     Do all kids go to school?
     At what age do most people stop going to school?
     If there are places in school, what reasons stop people from attending?
     Do a lot of children have to work instead of going to school? (eg children who have lost
      one or both parents?)

Local economic activity
     What ways do young people have to earn money? [list on board]
     For each job/activity – is it safe for a young person? [mark list]
     Are some jobs only for girls and some only for boys? [mark list]
     If so, why? How would you/people generally react if a woman was doing a ‗male‘ job?
     What businesses are there in the local area?
     What other activities do people rely on to have enough food and water?
     What times of year is it most difficult to get enough income or food?
     What activities continue at this time of year?


                                                       67
Demand for goods and services
   Have you noticed any goods or services which people need but cannot get?
   Are there goods which people think cost too much?
   What are they?
   How much do they cost?
   Do you remember goods or services that used to be popular but are no longer available?
   What were they?
   Why are they not available?
   Are there examples of goods which are brought from far away to be sold?
   What goods and services would local people want if they became available?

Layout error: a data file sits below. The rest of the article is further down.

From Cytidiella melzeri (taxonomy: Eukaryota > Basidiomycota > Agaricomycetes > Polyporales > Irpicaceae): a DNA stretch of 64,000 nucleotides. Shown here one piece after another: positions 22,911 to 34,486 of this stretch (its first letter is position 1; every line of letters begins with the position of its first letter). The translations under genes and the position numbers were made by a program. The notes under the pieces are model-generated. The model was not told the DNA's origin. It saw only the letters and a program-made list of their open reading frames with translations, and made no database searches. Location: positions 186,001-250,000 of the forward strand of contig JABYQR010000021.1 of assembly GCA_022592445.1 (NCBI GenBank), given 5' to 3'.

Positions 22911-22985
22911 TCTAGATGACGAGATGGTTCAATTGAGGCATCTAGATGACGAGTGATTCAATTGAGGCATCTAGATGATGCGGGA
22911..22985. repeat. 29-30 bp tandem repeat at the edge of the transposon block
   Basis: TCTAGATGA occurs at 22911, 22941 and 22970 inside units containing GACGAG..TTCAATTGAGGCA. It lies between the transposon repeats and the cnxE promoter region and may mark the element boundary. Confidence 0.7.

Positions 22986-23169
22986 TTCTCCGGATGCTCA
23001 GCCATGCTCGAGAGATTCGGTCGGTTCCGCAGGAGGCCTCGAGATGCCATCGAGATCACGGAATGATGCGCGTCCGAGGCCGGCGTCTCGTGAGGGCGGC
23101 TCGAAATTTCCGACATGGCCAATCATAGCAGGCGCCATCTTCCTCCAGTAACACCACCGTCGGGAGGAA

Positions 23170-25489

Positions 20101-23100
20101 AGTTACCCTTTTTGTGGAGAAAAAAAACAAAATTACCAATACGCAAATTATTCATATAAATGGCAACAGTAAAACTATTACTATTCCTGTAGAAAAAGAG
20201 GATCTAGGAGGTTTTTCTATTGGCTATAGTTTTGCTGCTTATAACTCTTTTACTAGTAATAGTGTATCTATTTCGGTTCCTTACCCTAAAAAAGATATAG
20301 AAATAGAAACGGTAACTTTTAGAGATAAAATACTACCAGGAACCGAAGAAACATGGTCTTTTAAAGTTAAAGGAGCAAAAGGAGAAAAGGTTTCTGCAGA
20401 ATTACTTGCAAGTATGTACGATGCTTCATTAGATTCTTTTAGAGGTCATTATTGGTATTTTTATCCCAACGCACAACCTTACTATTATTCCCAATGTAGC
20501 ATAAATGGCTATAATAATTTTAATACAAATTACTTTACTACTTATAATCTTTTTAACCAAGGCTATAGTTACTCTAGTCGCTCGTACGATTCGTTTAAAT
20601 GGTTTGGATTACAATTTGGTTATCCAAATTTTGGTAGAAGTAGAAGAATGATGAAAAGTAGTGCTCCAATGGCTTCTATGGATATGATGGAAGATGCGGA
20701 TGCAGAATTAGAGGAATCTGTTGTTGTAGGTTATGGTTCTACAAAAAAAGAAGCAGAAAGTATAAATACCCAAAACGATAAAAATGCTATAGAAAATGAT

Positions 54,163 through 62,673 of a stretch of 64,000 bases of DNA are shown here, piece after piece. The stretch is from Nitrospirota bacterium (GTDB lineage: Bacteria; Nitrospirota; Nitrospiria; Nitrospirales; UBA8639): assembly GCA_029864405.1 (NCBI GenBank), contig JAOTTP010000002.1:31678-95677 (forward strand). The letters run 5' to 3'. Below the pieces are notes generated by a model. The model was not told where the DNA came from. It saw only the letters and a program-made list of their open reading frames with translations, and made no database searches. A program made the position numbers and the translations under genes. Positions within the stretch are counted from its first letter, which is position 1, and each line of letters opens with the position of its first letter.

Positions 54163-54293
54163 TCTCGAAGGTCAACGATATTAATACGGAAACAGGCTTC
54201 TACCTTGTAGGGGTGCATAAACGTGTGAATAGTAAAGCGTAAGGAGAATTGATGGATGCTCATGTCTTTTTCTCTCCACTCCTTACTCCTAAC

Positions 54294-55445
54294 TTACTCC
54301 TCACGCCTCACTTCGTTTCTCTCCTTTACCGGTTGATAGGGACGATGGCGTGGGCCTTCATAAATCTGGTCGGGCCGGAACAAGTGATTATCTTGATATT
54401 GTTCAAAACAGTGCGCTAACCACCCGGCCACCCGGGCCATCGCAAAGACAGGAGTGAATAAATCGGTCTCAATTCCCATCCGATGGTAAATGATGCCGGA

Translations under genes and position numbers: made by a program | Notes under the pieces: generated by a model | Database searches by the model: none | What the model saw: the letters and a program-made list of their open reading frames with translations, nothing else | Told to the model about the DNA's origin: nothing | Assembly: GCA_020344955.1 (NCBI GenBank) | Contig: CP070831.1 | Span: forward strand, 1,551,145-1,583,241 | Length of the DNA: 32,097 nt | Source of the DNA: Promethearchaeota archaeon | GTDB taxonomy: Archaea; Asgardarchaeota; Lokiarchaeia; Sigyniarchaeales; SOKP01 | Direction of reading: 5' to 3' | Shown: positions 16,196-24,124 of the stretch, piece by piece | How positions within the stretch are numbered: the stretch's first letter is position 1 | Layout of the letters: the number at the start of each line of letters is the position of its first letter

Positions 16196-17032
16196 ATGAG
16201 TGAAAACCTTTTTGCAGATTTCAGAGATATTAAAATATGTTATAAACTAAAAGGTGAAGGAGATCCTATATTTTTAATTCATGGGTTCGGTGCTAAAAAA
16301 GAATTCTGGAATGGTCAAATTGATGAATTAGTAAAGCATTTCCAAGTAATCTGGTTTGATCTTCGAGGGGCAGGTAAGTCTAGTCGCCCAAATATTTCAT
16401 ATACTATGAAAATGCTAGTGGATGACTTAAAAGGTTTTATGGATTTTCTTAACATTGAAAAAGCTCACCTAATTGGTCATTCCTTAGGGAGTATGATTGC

   What goods and services would local people want if they became better quality?
   Are there goods which are produced locally that nobody here needs?
   If they could be sold elsewhere, what goods would local people be able to make?

Enabling environment
   Is it easy for people to buy and sell in the area?
   Are there problems moving around for business people?
   What are they?
   Are there problems getting to school or to a place to work?
   What are they?
   What would make it easier to increase the opportunity for local people to earn a living:
    [List their suggestions then rank them in order]
             o Roads
             o Infrastructure
             o Clean water
             o Phone lines/communications
             o Education
             o Training in a particular job
             o Help to get credit
             o Change to a specific law or custom
             o More safety for ordinary people
             o Transport to another place
             o Availability of a particular product or service
             o Less taxes
             o Relief from debt etc

Exclusion and gender



                                             68
 Do girls get the same education as boys? Explain any difference
 Do women have the same chance to work in some jobs as men?
 Do women have the chance to earn a living if they are caring for children?
 Can a woman own her own property in the local area?
 Is it normal for a woman to be in charge of a business?
 Does a woman who is a mother without a husband get bad treatment?
 If a woman‘s husband has died, does she keep the family property?
 Is a woman allowed to move around in the same way as men?
 Is it safe for a woman to move around:
           o In the local area?
           o To other areas (for example to buy or sell, or to look for work)?
           o At night?
 What other problems might a woman face who wanted to support herself?


Exclusion and disability
   Do you know people who are disabled/injured?
   How do they survive?
   Are there ways they can earn some income?
   What attitudes would people have to employing a disabled/injured person?
   What businesses do people run from home?